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SPURS 93, CELTICS 89

Spurs barely able to hold off spunky Celtics

Admit it.

You didn't really think the Celtics, minus Paul Pierce and Wally Szczerbiak, had a chance against the Spurs last night. You didn't really think Delonte West facing Tony Parker, Bruce Bowen defending Ryan Gomes, and Al Jefferson and Kendrick Perkins taking turns against Tim Duncan favored the Celtics in any way.

You didn't really think the Celtics would be able to come back from a 23-point third-quarter deficit. You didn't really think a small Celtics lineup would rattle the playoff-tested, championship-contending Spurs.

Even the most optimistic among the 15,928 fans at TD Banknorth Garden last night would be hard-pressed to claim they saw what was coming in the fourth quarter. Some made for the exits after the third. But a blowout turned into a tight contest down the stretch as the Celtics staged an 18-5 run with the same lineup (West, Gomes, Jefferson, Rajon Rondo, and Allan Ray) that sparked a comeback against the Wizards Saturday night.

But with just enough big shots (a driving layup by Manu Ginobili, a dunk that turned into a 3-point play by Duncan) and free throws down the stretch, San Antonio hung on to win, 93-89. The loss extended Boston's current skid to eight games and its losing streak against San Antonio to 18.

"They're not giving up," said coach Doc Rivers. "Guys are fighting. We just can't get over the hump. So we've just got to keep going and keep fighting and trying to do it. I'm proud of them. They're playing so hard I want to just try to squeeze a win out for them so they can relax."

The Celtics nearly squeezed out an improbable win. The first indication they might be gathering themselves for something big came when West nailed a 3-pointer with 3:41 remaining that brought the home team within 7 points, 85-78. On the other end, Jefferson (26 points, 14 rebounds) blocked a shot by Duncan. Then, Rondo snatched the ball from Duncan and Gomes finished the possession with a layup.

The Spurs clung to an 85-82 lead with 2:19 left before Ginobili stretched the advantage back to 5 with a driving layup.

The Celtics needed another quick field goal to sustain their pressure. Instead, they committed a shot-clock violation. Duncan came through with a 3-point play, extending the Spurs' edge to 90-82 with 1:18 remaining.

The young Celtics shrugged off their mistakes and scored twice (Jefferson layup, West 23-footer on the break) and, once again, closed within 3 (90-87) with 36.3 seconds remaining. Another 23-footer by West with 8.7 seconds remaining brought Boston within 2 (91-89).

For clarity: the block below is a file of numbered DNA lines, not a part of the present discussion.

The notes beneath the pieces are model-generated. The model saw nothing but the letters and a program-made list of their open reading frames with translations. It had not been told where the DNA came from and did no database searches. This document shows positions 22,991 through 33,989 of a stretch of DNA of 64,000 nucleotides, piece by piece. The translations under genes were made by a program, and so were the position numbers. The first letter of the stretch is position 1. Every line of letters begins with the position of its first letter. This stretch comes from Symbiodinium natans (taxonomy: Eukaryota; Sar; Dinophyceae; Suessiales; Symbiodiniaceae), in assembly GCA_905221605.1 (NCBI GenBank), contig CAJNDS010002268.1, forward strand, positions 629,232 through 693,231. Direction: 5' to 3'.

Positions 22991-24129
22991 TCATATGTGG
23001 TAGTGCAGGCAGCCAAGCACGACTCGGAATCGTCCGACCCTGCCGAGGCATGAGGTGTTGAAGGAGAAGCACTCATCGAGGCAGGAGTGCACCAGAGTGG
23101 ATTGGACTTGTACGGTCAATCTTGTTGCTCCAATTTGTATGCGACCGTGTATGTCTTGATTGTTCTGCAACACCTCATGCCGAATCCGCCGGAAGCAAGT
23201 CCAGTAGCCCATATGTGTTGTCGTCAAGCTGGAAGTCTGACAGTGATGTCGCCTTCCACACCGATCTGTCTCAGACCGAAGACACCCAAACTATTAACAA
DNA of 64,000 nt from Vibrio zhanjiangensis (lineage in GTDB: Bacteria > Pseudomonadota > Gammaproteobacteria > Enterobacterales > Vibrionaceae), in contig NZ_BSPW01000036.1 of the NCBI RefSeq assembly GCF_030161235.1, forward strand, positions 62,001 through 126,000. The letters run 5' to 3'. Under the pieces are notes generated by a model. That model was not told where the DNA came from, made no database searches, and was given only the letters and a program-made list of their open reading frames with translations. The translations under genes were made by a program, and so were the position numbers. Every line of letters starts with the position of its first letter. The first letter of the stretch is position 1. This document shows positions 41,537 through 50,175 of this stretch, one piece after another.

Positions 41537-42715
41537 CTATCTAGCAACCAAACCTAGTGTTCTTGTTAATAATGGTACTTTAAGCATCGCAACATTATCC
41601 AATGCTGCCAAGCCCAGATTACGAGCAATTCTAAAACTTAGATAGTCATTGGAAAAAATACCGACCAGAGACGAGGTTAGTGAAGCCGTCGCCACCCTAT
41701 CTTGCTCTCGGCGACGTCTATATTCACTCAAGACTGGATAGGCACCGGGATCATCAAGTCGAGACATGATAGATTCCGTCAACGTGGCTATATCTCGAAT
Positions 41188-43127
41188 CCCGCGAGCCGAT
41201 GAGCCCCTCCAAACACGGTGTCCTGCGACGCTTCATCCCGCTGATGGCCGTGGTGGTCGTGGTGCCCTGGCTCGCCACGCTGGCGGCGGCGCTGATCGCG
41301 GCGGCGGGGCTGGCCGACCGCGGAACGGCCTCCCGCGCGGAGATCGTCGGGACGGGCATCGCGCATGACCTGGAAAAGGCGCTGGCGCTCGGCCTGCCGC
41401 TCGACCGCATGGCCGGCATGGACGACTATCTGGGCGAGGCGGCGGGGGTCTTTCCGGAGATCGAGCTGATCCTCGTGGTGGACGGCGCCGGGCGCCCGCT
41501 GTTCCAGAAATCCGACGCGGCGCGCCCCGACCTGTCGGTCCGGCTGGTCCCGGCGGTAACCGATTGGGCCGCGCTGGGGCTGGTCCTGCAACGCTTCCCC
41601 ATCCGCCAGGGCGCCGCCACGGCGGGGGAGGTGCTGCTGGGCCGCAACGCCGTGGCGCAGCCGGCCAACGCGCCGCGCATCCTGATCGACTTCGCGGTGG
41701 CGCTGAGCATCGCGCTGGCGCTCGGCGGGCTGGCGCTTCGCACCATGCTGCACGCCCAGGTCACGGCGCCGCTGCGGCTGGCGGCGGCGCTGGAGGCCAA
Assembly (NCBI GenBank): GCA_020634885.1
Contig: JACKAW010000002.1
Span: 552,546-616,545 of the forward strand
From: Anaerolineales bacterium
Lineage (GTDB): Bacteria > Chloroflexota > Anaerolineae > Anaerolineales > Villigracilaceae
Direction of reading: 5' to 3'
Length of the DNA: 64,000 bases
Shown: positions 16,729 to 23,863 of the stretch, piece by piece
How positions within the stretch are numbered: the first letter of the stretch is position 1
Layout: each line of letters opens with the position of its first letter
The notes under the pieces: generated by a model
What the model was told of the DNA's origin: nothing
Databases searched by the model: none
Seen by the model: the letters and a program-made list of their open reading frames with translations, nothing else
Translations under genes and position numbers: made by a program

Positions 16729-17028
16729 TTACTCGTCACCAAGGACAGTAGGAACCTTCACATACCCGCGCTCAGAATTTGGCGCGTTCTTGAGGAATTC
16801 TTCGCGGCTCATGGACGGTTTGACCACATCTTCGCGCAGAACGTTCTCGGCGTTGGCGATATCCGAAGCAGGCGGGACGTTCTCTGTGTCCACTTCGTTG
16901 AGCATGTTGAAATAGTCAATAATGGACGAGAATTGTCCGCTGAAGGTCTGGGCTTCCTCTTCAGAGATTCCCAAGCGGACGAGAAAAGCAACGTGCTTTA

But Gomes could not foul Michael Finley quickly enough and precious seconds slipped by. Finley made both free throws and San Antonio held a 4-point lead with 3.2 seconds left. A last-second 3-pointer by West was no good.

"It should not have been that close," said Duncan (21 points, 9 rebounds). "We allowed them to get back into the game and it's something we have to work on."

Added Ginobili (15 points, 6 rebounds): "We play well for stretches, and then we kind of get lost."

San Antonio seemed a little lost when Boston staged a 7-0 run midway though the first quarter, breaking an 8-8 tie. Gomes (20 points, 7 rebounds) started the spurt with a pair of free throws, but the run was really a tribute to the hard work of West (season-high 27 points) on both ends. He contributed a pair of steals, a 17-footer, and a 3-point play.

When Gomes hit a reverse layup, he gave Boston a 20-12 advantage. It was the high point of the contest for the home team until the excitement of the final few minutes. The Celtics finished the first quarter ahead, 24-20.

There were signs of what was come when the Spurs opened the second quarter with a 14-2 run. Brent Barry and Ginobili were hitting from 3-point range. Duncan was good for layups and free throws.

Meanwhile, the Celtics did not help themselves as they committed one turnover after another. Outmatched in every way, there was nothing they could do to get back in the game in that quarter as San Antonio entered halftime ahead, 50-38.

With a 13-2 run early in the third, San Antonio stretched its advantage to 23 points (65-42) on a driving layup by Bowen. The Celtics returned the favor with their own 13-2 run near the end of the third and closed within 12 (75-63) with 7.2 seconds remaining in the period.

The Celtics trailed, 77-63, at the end of the third, but that run was far from the last gasp by the home team.

"The fans got their money's worth," said San Antonio coach Gregg Popovich. "They saw two games, and I don't think it said that on the ticket."

If fans stayed for both games -- the rout followed by the close contest -- they also saw a glimpse of what many hope will be the Celtics' future. That is easy to admit.

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